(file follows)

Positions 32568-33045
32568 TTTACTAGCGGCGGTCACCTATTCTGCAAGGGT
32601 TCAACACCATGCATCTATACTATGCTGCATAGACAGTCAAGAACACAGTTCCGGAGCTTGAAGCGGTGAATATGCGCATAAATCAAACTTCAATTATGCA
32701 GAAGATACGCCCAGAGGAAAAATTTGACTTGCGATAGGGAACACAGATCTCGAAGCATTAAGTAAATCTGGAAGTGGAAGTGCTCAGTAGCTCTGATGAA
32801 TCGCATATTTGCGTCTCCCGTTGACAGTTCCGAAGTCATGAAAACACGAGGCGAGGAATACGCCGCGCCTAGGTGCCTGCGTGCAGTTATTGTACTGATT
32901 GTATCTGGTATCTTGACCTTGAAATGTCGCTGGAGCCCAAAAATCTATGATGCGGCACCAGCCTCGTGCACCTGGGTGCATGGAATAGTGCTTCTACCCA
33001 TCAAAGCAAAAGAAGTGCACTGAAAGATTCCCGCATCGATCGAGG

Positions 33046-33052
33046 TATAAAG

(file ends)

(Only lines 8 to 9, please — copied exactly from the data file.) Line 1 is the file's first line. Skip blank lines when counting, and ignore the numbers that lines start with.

Positions 33046-33052
33046 TATAAAG